Monthly Archives: January 2015

It is a sin to not gather on the Lord’s Day, part 2

God has ordained that all Christians gather on Sundays for worship. That is my contention in these posts. This is the direction that the Church of the Lord Jesus should keep moving towards.

Some historical reasons:

  • Patrick Schreiner recently wrote on the practices of the early church here. He cites several examples in the first couple centuries of acknowledgments of Lord’s Day worship gatherings.
  • Both the Westminster Confession of Faith and the Second London Baptist Confession of Faith take Sabbatarian views of the Lord’s Day. STILL, both traditions understand Sunday, the Lord’s Day, as the Christian day of worship.
  • Look around the world right now: are not 90% or more of Christian churches that you know of gathering for worship on the Lord’s Day? Are not 90% or more of the churches you have been a part of in your life gathering for worship on the Lord’s Day? And yes, the global church right now is a part of church history, like it or not.
  • Acts 20.7- “On the first day of the week, when we were gathered to break bread…” Yes, the book of Acts is church history, like it or not. But you might say, “No, that’s not prescriptive, that’s descriptive!” Yes, that is why I say it is church history. But, it is inspired church history, like it or not.

If the overwhelming majority of our brothers and sisters who have gone before us and who surround us (and who no doubt will come after us)– if they all gather for worship on Sundays– and you choose purposely to not gather for worship on the Lord’s Day, what does that say about how you view your connection to the Body of Christ?


“Heaven is for Real” is not for real

Finally, truth is getting out. I had not known much about “The Boy who Came back from Heaven,” by Kevin Malarkey. It is probably the lesser known of the three “heaven” books in the last few years (the others being “90 Minutes in Heaven” and “Heaven is for Real”). But hopefully this stirs the hearts of these other writers for the good. Read about the boy who says he didn’t go back to heaven after all here or here.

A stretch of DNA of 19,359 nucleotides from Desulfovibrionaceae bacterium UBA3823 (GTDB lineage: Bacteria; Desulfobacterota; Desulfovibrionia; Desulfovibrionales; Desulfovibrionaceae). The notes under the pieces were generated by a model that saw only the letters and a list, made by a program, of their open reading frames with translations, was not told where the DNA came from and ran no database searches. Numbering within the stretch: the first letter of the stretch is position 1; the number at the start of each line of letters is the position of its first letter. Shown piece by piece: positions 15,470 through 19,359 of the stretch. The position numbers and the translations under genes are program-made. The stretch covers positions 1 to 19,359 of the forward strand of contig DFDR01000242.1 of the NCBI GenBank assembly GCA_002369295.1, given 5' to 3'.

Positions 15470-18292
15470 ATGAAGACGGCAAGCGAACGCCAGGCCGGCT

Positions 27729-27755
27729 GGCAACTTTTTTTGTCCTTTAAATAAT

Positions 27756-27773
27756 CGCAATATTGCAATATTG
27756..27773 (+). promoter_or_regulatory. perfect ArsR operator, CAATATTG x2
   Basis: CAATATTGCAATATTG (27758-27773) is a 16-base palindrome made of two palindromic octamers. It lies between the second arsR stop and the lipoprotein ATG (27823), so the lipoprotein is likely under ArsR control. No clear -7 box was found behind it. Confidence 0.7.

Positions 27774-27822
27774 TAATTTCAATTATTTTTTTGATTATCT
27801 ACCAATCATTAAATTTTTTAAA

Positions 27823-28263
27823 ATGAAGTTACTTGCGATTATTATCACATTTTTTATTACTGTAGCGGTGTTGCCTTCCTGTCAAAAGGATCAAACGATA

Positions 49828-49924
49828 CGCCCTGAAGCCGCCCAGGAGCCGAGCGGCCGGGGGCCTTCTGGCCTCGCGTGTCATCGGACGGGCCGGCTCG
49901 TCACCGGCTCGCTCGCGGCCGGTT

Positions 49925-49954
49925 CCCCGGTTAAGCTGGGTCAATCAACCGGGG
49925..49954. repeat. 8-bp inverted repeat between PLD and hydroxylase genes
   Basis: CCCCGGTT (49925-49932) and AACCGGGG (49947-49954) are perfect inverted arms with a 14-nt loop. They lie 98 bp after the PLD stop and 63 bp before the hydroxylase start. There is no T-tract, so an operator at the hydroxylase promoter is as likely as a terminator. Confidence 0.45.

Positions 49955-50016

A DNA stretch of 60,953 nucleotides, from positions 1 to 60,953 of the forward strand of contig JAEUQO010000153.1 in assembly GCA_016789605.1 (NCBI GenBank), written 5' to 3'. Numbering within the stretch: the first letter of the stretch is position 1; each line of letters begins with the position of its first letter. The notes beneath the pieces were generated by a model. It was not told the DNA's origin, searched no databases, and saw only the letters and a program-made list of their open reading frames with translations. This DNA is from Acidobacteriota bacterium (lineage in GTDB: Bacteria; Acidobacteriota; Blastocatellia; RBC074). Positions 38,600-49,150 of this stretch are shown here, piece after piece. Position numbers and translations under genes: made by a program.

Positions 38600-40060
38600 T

Pray for Kevin Malarkey (the father of the supposed boy who went to heaven; Kevin apparently is intent on making money off of this false testimony), Don Piper, and Todd Burpo to repent of their false teachings. Perhaps they think they are being truthful (at least Piper and Burpo). Then they just need to have their eyes opened by the Holy Spirit. Either way, repentance must happen. And maybe, just maybe, more people will actually come to see that Jesus is for real.

It is a sin to not gather on the Lord’s Day, part 1

I have some historical reasons, some biblical reasons, and some theological reasons. But let me first start with what I mean by “it is a sin”: First, I am not a Sabbatarian, meaning I do not believe the Sabbath Law from the Old Covenant carries over into the New Covenant. If I were, then I would simply say the Fourth Commandment is where God commands us to gather on one day out of the week for worship, and that we can infer from the early church and from the resurrection that the Sabbath has moved from Saturday to Sunday. But as I said, I am not a Sabbatarian.

I am, however, what I would consider Covenantal, in that I do believe God put an eternal Law on every human heart, from Adam until now (in other words, God made a Law-Covenant with Adam and all his progeny at creation). Because of this, every human being knows that one of the laws God wrote on our hearts is that we must worship God (Romans 1.18-25). Anyone who does not gather for worship knows they are breaking God’s Law before you even tell them explicitly. I think that issue right there should persuade the majority of people who break this command. Most people who do not gather on Sundays are not gathering because they simply do not want to worship God.